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12-03-2009, 09:11 AM   #16
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Those 2 lenses cover the range of most things you will ever want to photograph. For a lot of people, that all they ever need. Although they are good lenses, you may decide you want something a little faster for low light, maybe a macro for close ups, maybe something even longer, an ultra wide angle, etc. Shoot a lot of pictures with your new kit and I'm pretty sure that within a few months you will have a good idea of what you would like to add to your lens bag. They aren't redundant because they do the particular job much better than a couple of zooms. The kit zooms are kind of like the crescent wrench in a mechanics tool box.

12-03-2009, 12:06 PM   #17
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QuoteOriginally posted by Optical Illusion Quote
Since it's pretty clear that the consensus is that the primes are better in general, but the main advantage is speed, it clouds the story for me since I'm under the impression that I will not generally need fast lenses with a K-x (due to good high ISO performance).
You can certainly start out with that assumption. Depending on what kind of photography you see yourself doing, though, and how demanding you are of the results, you might find it overly optimistic. Time and experience will tell.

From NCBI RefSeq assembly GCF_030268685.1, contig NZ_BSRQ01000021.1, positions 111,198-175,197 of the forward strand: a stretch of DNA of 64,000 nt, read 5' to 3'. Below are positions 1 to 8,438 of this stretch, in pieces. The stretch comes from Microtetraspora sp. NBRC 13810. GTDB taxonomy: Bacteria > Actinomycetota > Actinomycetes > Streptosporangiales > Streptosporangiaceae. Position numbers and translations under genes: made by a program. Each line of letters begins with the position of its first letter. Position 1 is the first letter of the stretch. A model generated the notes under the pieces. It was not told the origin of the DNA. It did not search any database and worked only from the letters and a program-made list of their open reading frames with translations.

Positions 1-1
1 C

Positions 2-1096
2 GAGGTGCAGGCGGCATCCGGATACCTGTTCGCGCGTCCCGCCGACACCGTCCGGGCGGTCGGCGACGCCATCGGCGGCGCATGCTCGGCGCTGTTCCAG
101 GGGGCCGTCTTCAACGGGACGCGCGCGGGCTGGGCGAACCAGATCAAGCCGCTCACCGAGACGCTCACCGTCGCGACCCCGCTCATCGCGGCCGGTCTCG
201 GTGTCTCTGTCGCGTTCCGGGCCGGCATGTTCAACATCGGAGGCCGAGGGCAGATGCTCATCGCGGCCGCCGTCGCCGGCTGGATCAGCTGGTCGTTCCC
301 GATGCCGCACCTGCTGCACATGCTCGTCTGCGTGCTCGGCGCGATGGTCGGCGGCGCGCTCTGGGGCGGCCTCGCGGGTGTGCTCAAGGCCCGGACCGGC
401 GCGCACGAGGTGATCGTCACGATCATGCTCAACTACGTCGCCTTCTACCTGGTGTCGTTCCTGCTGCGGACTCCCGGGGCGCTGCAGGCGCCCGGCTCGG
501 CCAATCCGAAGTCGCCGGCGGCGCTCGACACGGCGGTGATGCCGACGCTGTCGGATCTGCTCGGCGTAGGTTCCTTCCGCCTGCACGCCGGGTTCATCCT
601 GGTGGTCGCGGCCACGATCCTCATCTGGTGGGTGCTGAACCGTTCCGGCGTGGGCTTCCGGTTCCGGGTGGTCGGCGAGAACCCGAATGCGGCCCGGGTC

FWIW, I find "typical" artificially lit indoor interiors tend to shoot at 1/30", f/2.8, and ISO 1600 (rough generalization). Shooting at focal lengths toward the long end of the 18-55 - which you'll be a using a long for candids and so forth - you're going to be limited to f/4.5. That means ISO 4800 to get the same shot. Doable, but despite the hype about the K-x high ISO performance, you'll probably find results will not as good as ISO 1600 on other cameras. Or you could slow the shutter, but even with SR, 1/30" is borderline as it is unless your subject is holding perfectly still. So either way, you'll be paying a price for shooting low light with the kit lens. And of course, those exposure figures are sort of average generalizations. There are situations where the light is worse, and you'll be saying hello to ISO 12800 more often you'd probably like.

The other reason to own at least one fast prime is for the creative possibilities of shallow DOF. Luckily, the actual focal length tends to be not so important, so even if 50mm isn't your favorite lengths overall, having a 50 as your only lens to experiment with super shallow DOF effects isn't so bad, really.

QuoteQuote:
I can afford an $80 prime once and a while
Such is the beauty of Pentax - there are actually several primes you can get for $80 that can open up new worlds of shooting for you. But no hurry on any of that.
12-03-2009, 11:58 PM   #18
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Great feedback...thanks. Very interesting about the high ISO usage. Maybe I am getting the wrong impression about the K-x... seems like it's in 'new' territory for good high ISO results, but maybe it's just moderately better than the competition. So perhaps getting that M1.7 50mm will be useful after all...

However, my inclination after reading your posts and checking prices on the 55-300 seperately, is to get it in a kit... There was a two lens kit offered for $750, which makes the 55-300 about a $150 adder - can't get it for that after the fact it looks like...

Now my next problem is I want a non-black K-x... and it doesn't look like I can get a red/white/navy one with that 2 lens kit... I guess I'll wait and see if it's offered soon.
12-04-2009, 11:48 AM   #19
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QuoteOriginally posted by Optical Illusion Quote